Sxip concerns with YADIS

Josh Hoyt josh at
Sun Dec 18 19:00:12 UTC 2005


I am glad that you have chosen to participate in this conversation.
The more we inter-operate, the better it is for all of our users.

On 12/17/05, Dick Hardt <dick at> wrote:
> 1) Performance
>         - double the number of GETs for all HTML persona-urls

As Johannes mentioned, there is support in the specification for
carrying out the exchange with one GET through content negotiation. I
expect that the most common platforms (blog software) will support
this. It is also not difficult to support content negotiation on
common Web servers with a little bit of configuration[1].

>         - XML parsers take time to load and parse a file

Parsing HTML also takes time, and there must be support for markup
that is not well-formed, since a significant fraction of deployed HTML
is ill-formed. Since the capabilities document is small and will
likely be machine-generated, it is less likely to be ill-formed. Also,
since this is a new format, there is no legacy of ill-formed content
to contend with.

Another concern with embedding the capabilities data in HTML is that
the content at people's identity URLs may be large. In my case, the
content at my blog URL is 27KB while my YADIS capabilities document,
including six service definitions, is only 1.4KB. I am sure that
parsing a well-formed 1.4KB document will be much quicker than parsing
a 27KB document. Although it is less significant, there is also much
less data to transfer.

My arguments above do mostly depend on content-negotiation being
common, so if you do not believe that that will be the case, then your
objections are valid.

> 2) Security
>         - the user needs control over both the pesona-url AND the
> capabilities-url to secure their identity. Double the URLs, double
> the risk.

This is certainly true, but I think that in most cases, the
capabilities URL will exist in the same security domain as the
identity URL (that is, on the same server). Compromising the
capabilities document should be just as hard as compromising the
content of the identity URL. If they are hosted separately, then your
objections are valid.

> 3) Implementation
>         - all major web development platforms have high performance HTML
> parsers that present the document as a DOM. XML parsing is common,
> but is more complex than manipulating a DOM, and another thing for
> the developer to figure out.

An XML parser can give the developer a DOM to work with as well, so I
do not think that is a distinction between XML and HTML. It is also
true that the structure of the capabilities document in the current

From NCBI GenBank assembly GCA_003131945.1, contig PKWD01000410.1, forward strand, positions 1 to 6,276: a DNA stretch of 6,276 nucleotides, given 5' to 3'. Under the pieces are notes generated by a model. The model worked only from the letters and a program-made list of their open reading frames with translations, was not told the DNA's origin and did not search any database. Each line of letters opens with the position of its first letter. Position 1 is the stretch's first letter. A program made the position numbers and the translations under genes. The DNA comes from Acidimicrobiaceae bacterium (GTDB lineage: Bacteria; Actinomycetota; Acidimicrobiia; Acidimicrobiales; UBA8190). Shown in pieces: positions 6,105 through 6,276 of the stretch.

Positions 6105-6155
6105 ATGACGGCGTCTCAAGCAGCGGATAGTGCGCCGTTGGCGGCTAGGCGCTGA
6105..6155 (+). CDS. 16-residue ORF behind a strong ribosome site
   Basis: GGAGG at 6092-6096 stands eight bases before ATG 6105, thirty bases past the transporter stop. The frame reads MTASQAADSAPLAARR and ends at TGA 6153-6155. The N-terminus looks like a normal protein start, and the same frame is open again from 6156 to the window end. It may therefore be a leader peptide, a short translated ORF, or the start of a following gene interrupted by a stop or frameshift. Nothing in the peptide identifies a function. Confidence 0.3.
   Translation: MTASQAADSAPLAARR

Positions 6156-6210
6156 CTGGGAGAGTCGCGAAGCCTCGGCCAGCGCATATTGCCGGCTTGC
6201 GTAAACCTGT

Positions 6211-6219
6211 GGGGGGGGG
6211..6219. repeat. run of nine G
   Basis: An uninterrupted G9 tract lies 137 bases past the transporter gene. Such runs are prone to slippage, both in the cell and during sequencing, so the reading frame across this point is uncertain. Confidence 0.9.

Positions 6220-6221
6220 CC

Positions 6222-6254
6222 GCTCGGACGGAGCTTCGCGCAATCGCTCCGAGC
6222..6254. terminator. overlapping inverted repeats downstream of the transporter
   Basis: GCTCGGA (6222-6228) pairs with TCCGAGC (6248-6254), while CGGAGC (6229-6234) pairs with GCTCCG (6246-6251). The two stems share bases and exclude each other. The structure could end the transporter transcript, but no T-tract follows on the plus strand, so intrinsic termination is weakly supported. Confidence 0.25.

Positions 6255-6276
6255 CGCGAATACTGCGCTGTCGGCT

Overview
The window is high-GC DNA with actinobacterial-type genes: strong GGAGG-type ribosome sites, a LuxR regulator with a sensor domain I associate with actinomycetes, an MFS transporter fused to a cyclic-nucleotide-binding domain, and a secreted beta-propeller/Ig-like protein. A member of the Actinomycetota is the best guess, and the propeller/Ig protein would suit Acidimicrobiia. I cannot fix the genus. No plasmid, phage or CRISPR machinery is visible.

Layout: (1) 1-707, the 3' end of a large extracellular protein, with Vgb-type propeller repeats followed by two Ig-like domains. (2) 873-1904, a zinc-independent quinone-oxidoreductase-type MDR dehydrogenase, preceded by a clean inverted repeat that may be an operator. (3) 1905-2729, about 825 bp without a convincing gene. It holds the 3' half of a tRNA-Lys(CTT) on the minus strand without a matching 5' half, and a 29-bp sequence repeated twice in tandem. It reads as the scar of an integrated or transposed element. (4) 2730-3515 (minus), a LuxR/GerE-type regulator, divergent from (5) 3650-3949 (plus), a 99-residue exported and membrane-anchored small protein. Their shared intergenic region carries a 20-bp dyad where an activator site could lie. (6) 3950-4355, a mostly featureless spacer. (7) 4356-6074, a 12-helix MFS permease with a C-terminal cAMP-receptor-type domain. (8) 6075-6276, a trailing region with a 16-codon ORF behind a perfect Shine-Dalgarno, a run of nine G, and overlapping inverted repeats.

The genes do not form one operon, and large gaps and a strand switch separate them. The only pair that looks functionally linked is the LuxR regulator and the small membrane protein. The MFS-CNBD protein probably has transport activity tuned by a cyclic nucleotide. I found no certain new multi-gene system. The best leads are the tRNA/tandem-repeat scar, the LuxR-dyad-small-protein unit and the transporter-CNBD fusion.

version of the YADIS specification is simpler than HTML. Every part of
that document is relevant to the task of describing capabilities,
unlike HTML.

I hope that there will be common libraries that implement the protocol
so that the developer can be presented with a simple data structure
representing the capabilities that he desires instead of having to
write the code to parse the document himself. I admit that I'm biased
here, because I am the author of one such library, but I think that
quality libraries will be common.

>         - getting two files requires more code, and more chances of
> something being broken

Although additional complexity is a risk, common libraries will
greatly reduce this risk. It is still a very simple protocol.

> We liked the way that OpenID worked earlier with a LINK tag in HTML:
> [...]
> Given that most protocols will have their own ways of describing what
> it can do, we don't see value in a common capability file.

When I read the original YADIS specification, I was very much on the
same page. I thought YADIS was introducing unnecessary complexity into
the simple, elegant scheme that OpenID uses for discovery. It took me
weeks to come around and see value in introducing the further

There are a few features that the new capabilities discovery scheme
has that make it superior to embedding the information in HTML:

1. It is extensible. The document format that it uses allows for
adding arbitrary information in the scope of a single service
definition. for example:


  When using HTML to express this same information, it is split
between two <link> tags that are not obviously connected. The Type tag
also makes extremely explicit exactly what type of service is being
described, and makes it so that a developer can easily look up that
protocol. The URI-based type identifier also makes it so that a new
service can be defined without fear of namespace collisions.

2. The format allows for fallback in the case of a service failure. If
I have accounts on two different SXIP homesites, I can include both of
them and express a preference for my primary homesite. If there is a
service outage for my primary homesite, I can still use my identity,
because services can fall back onto my secondary homesite.

3. The format allows for expressing preferences about which identity
services should be used. I could include SXIP, OpenID, and LID and say
that I prefer them to be used in that order. A relying party could
then respect my preferences and make my user experience more

In general, your criticisms are well-founded. As Johannes said, I am
glad that you are bringing your technical and practical expertise to
this conversation. Although we may not be in complete agreement
technically, it sounds like your goals in participating are similar to
mine. I wrote up a description[2] of what YADIS is that does not
include implementation details. I'd be interested to know whether this
description matches what you want to achieve from participating in
this discussion.

Josh Hoyt <josh at>
Software Engineer
JanRain, Inc.


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